Keep posting, Brad. Call the Helpline of your local chapter for additional help.

Iris L.

Posted: Thursday, June 20, 2019 7:27 PM
Joined: 2/4/2019
Posts: 5

Thank you for sharing with me your experiences.  They are very helpful!
Posted: Thursday, June 20, 2019 9:32 PM
Joined: 4/22/2017
Posts: 322

A diagnosis of early onset AD should do the trick IF your medical records support the diagnosis. Make sure you include medical records that are up to date. Specifically, in order to prevail at the application stage, you MUST have been seen by a medical practitioner within the prior six months of submitting the application.

I was awarded benefits at the initial application with diagnoses of MCI, ADHD, depression, and a few minor physical impairments. (Throw in all diagnoses, just in case.) I submitted all medical records, the ones that supported the diagnosis of MCI and several that did not. I was also careful that the description I provided of my daily routine accurately refected my deficits. For example, since I generally don't cook, I explained that I usually skipped breakfast, ate a sandwich for lunch and a microwaved meal for dinner. The description of the claimant's activities was the most common mistake I saw when reviewing claimants' applications. (In my prior life, there was a period where I represented disabled claimants and also a period where I reviewed disability claims for SSA.)

 IMHO, if you have recent medical records that support the diagnosis of EOAD and you do not stupidly contradict the impact the impairment(s) have on your life, you probably do not need an attorney.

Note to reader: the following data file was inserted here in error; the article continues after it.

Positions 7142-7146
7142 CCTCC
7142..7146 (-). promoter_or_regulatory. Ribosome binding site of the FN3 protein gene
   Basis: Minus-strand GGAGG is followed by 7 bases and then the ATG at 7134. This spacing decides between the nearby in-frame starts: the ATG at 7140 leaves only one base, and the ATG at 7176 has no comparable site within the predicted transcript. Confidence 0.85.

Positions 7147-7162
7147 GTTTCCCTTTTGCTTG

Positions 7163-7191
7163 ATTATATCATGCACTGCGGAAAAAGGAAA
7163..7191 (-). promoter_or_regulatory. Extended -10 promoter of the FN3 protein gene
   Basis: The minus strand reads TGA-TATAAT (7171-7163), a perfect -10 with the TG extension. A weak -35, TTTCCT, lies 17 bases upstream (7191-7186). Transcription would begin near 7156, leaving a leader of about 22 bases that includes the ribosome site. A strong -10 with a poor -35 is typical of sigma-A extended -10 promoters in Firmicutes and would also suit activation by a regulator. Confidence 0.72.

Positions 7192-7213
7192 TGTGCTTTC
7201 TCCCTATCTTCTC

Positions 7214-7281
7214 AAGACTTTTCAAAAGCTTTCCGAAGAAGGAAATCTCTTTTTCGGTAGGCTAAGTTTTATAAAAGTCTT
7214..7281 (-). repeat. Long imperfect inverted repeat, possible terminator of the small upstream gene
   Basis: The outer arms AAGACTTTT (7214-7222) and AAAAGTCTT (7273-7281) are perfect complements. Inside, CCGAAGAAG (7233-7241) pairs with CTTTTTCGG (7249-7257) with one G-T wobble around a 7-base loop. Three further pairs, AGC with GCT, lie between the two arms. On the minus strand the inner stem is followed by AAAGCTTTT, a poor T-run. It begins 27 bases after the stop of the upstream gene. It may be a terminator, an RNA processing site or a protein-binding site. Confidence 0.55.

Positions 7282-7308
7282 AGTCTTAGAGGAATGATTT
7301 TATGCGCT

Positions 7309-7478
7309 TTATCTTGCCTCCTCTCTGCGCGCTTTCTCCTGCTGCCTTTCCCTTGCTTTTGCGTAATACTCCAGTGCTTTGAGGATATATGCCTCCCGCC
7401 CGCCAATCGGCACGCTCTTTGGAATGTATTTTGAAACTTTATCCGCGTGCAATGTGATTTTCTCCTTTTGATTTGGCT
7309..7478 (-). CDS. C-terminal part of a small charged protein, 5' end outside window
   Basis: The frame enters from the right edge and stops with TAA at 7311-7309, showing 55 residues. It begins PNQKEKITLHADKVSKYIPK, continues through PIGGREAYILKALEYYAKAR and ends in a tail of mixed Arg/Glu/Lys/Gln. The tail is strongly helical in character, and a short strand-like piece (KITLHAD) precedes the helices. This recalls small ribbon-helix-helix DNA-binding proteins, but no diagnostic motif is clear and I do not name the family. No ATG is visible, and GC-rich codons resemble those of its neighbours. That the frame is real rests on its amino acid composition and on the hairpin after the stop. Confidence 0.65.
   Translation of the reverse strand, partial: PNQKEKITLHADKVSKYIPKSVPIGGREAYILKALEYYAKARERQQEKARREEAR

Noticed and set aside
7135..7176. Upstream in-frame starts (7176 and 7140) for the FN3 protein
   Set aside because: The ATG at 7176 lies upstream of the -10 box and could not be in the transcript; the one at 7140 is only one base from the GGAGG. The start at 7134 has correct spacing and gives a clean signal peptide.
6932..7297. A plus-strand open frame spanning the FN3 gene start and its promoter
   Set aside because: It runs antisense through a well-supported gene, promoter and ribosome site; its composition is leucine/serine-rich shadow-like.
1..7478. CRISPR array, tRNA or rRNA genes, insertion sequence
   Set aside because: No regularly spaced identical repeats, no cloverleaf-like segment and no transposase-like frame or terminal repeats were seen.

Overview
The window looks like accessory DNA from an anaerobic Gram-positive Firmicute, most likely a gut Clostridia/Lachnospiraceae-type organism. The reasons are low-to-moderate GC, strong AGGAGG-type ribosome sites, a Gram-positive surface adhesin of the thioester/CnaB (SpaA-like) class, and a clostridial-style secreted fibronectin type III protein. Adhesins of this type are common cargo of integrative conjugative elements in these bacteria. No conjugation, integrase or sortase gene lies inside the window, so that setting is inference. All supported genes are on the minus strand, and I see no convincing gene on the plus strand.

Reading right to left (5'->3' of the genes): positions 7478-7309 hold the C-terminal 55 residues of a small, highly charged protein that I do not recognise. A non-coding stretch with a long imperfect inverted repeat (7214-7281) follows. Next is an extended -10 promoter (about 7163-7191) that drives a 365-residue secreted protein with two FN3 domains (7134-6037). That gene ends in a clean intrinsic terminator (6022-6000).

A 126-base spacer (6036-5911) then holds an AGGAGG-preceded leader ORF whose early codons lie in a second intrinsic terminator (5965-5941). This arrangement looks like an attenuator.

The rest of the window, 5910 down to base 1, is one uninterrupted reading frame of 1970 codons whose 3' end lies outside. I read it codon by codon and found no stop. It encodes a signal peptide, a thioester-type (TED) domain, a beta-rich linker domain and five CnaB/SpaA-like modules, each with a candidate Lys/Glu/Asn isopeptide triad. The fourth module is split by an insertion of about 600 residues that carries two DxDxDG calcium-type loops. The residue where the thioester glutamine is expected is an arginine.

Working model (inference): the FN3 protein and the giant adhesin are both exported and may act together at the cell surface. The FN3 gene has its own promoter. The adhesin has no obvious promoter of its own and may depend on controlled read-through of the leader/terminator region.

** Just remembered. The current administration recently rescinded the "Treating Physician Rule". That rule required that the Agency give more weight to a treating physician's opinion than that of a physican who never examined the claimant, i.e. a Social Security physician.

Posted: Tuesday, June 25, 2019 7:42 AM
Joined: 5/22/2016
Posts: 272

I'm a few days late joining into the discussion, but I'll add our experiences.

DH had a probable diagnosis of Alzheimer's when he quit working at age 52.  I decided to use a lawyer for our first filing for disability. The lawyer didn't know anything about the compassionate allowance, although she had worked for SS doing disability approvals for years, I was told. Her fee would be a percentage of any back pay that SS would pay us. She was sure DH would be denied with our first filing.

The lawyer included in the application every ache and pain that we could come up with. A visit to the ER for back pain (probably an overreaction caused by the dementia), ALL past surgeries, every doctor we had visited... it went on and on. I wouldn't have included half what she did if I had done it myself.

DH was approved on the first application. We owed the lawyer nothing, because he was approved before he had been out of work 5 months. There was no back pay to get a percentage of. I can't begin to say how happy I was that we used a lawyer.